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Yesterday AMD announced that it had begun revenue shipments of the first Bulldozer processors for servers. More specifically AMD is referring to its Interlagos CPU which features two Bulldozer die on a single multi-chip-module package. A single Interlagos CPU features 16 integer cores (8 FP cores) and will work in existing AMD Opteron 6100 series platforms. AMD mentioned that the production version of Interlagos was ready in August, the past weeks have simply been used for testing and validation. 

What about the Socket-AM3+ version of Bulldozer? AMD mentioned that it will be shipping Zambezi processors before the end of September and is "tracking to an expected Q4 launch and availability for those parts". Why the lag between server and desktop parts? A look at Bulldozer's architecture reveals that it's clearly aimed at servers - addressing that market first makes the most sense. Secondly, AMD's Opteron parts have traditionally run at much lower frequencies than their desktop counterparts. It's always easier to push out a lower clocked part than to push the envelope of the design and process. Finally, it looks like the desktop part went through one more stepping (perhaps related to clock speed?) than Interlagos which pushed back its launch.

With AMD saying that Zambezi will ship in September but launch in Q4 it's safe to say that rumors of a September launch date aren't true. Q4 encompasses October, November and December. My money is on an early-to-mid Q4 launch.

Source: AMD

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  • yankeeDDL - Thursday, September 08, 2011 - link

    Well said. Anyone knows when the first benchmarks will come out? I guess Anand and others already have them in house but are bound by NDA? Reply
  • fic2 - Thursday, September 08, 2011 - link

    Agree. I am pretty close to saying f*ck it and buying a Sandy Bridge. AMD just keeps delaying and delaying. Seems like the next announcement out of AMD will be a Q1 2012 release, then a Q2, then... By the time Bulldozer is out Ivy Bridge will be either out or just around the corner.

    Some benchies might alleviate the feeling that I should have just bought an SB months ago.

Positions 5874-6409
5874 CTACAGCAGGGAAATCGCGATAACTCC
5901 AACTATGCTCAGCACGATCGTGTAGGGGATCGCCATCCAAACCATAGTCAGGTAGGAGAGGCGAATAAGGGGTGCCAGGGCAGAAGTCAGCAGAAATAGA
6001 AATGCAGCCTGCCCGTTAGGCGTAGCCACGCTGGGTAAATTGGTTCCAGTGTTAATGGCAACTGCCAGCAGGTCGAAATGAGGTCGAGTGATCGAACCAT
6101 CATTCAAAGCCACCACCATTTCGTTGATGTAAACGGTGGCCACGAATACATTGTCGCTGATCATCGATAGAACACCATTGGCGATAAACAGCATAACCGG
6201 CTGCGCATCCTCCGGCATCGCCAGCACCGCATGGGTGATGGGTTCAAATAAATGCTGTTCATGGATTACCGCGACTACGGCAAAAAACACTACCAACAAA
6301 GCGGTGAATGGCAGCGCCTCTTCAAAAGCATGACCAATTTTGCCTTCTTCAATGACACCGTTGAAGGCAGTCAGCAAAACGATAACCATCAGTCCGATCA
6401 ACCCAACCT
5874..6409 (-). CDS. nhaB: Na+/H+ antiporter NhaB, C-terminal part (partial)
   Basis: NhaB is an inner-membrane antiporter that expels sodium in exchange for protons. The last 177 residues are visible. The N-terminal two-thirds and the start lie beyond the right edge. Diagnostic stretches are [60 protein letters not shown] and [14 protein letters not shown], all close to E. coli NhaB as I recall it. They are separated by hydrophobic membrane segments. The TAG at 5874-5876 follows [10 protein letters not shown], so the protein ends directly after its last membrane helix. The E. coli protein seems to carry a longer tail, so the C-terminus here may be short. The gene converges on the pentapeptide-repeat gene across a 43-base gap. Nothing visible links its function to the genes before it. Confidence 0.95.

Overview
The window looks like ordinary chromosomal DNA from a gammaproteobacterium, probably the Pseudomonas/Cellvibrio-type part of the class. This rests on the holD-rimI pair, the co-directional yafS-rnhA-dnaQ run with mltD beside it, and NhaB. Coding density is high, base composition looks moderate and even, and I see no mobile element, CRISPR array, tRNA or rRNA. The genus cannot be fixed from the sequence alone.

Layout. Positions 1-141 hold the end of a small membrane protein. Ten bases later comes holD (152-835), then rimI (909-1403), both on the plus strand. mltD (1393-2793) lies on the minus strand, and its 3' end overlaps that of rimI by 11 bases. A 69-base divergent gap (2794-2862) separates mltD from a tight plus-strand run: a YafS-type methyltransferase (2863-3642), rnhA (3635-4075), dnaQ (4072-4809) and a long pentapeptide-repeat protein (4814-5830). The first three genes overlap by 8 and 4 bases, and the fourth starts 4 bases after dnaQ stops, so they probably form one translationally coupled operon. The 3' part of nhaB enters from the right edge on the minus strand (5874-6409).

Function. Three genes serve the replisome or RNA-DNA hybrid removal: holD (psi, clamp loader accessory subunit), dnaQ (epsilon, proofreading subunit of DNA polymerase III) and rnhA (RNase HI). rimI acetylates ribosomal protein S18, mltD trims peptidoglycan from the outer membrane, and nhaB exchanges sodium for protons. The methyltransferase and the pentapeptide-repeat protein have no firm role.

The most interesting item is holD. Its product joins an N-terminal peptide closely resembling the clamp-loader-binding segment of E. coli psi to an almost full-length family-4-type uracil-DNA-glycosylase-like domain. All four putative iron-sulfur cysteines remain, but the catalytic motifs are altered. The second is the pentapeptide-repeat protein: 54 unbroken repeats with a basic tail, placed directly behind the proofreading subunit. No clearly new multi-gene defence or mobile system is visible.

Reply
  • BaronMatrix - Thursday, September 08, 2011 - link

    If you consider them to be 256bit there are 8, but 95% of code will be 128bit FP. Reply
  • cfaalm - Thursday, September 08, 2011 - link

    +1 on that. So many people overlook that feature. It's one of the reasons the cores are built like this. To be able to combine 2 x 128 in to 1 x 256 and be AVX capable. Reply
  • BSMonitor - Thursday, September 08, 2011 - link

    BaronMatrix is alive? Still waiting on the TRUE quad-core from AMD to wipe the floor with the Intel dual die quads ehh?

    Still hoping for that told-ya-so??

    If these things were any good, we'd have benchmarks flying around everywhere.

    Instead, crickets..
    Reply
  • WeaselITB - Thursday, September 08, 2011 - link

    Or, maybe, because they're all still under NDA?

    Wait ... logic has no place in an irresponsible flame war. My mistake. Carry on.

    -Weasel
    Reply
  • BSMonitor - Friday, September 09, 2011 - link

    Intel had no problem showing off Conroe, Penryn, Nehelem, Sandy Bridge... If one wanted to generate buzz and excitement about a new product, why hide its performance?? Reply
  • silverblue - Thursday, September 08, 2011 - link

    http://en.wikipedia.org/wiki/Troll_%28Internet%29 Reply
  • silverblue - Thursday, September 08, 2011 - link

    It's confusing watching John Fruehe talk about Interlagos in comparison with "8 core Sandy Bridge" but he's got a point; Sandy Bridge's FPUs can only do 1x128 OR 1x256 in the same cycle, which is a sizeable disadvantage with today's workloads. Bravo to Intel for being very forward thinking with AVX but for the first time in a while, they stand to be behind in instruction set support at the very least. As for performance, that's not something most of us know anything about yet, though Sandy Bridge will definitely be ahead in some areas, you can count on that. Reply
  • yankeeDDL - Friday, September 09, 2011 - link

    Indeed.
    The fundamental difference in architecture will make it difficult to run proper benchmarks and to do fair comparisons. Synthetic results could come up completely skewed.
    Reply

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